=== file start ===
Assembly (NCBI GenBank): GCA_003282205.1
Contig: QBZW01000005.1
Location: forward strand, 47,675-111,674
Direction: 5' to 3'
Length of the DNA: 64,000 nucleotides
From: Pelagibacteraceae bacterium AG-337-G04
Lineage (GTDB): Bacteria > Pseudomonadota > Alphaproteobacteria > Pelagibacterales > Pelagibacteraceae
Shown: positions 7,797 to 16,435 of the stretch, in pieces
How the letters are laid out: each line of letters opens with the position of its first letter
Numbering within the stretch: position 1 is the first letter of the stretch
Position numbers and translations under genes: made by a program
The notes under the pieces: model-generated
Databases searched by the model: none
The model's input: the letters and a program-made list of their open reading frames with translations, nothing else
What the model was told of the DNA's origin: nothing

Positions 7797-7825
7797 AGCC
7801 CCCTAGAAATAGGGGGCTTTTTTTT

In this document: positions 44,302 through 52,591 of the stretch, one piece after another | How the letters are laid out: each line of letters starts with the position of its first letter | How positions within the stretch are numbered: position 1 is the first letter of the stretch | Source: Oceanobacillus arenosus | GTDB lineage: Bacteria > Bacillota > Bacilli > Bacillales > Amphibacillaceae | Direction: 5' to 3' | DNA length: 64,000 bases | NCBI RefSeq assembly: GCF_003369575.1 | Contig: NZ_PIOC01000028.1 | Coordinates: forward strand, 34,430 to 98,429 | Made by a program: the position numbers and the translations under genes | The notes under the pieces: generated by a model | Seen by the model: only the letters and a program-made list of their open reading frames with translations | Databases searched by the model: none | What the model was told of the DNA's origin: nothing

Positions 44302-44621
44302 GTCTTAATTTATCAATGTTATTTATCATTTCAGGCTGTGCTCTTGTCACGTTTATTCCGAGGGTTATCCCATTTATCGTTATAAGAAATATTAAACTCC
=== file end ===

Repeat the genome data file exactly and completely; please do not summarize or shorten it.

Assembly (NCBI GenBank): GCA_003282205.1
Contig: QBZW01000005.1
Location: forward strand, 47,675-111,674
Direction: 5' to 3'
Length of the DNA: 64,000 nucleotides
From: Pelagibacteraceae bacterium AG-337-G04
Lineage (GTDB): Bacteria > Pseudomonadota > Alphaproteobacteria > Pelagibacterales > Pelagibacteraceae
Shown: positions 7,797 to 16,435 of the stretch, in pieces
How the letters are laid out: each line of letters opens with the position of its first letter
Numbering within the stretch: position 1 is the first letter of the stretch
Position numbers and translations under genes: made by a program
The notes under the pieces: model-generated
Databases searched by the model: none
The model's input: the letters and a program-made list of their open reading frames with translations, nothing else
What the model was told of the DNA's origin: nothing

Positions 7797-7825
7797 AGCC
7801 CCCTAGAAATAGGGGGCTTTTTTTT

In this document: positions 44,302 through 52,591 of the stretch, one piece after another | How the letters are laid out: each line of letters starts with the position of its first letter | How positions within the stretch are numbered: position 1 is the first letter of the stretch | Source: Oceanobacillus arenosus | GTDB lineage: Bacteria > Bacillota > Bacilli > Bacillales > Amphibacillaceae | Direction: 5' to 3' | DNA length: 64,000 bases | NCBI RefSeq assembly: GCF_003369575.1 | Contig: NZ_PIOC01000028.1 | Coordinates: forward strand, 34,430 to 98,429 | Made by a program: the position numbers and the translations under genes | The notes under the pieces: generated by a model | Seen by the model: only the letters and a program-made list of their open reading frames with translations | Databases searched by the model: none | What the model was told of the DNA's origin: nothing

Positions 44302-44621
44302 GTCTTAATTTATCAATGTTATTTATCATTTCAGGCTGTGCTCTTGTCACGTTTATTCCGAGGGTTATCCCATTTATCGTTATAAGAAATATTAAACTCC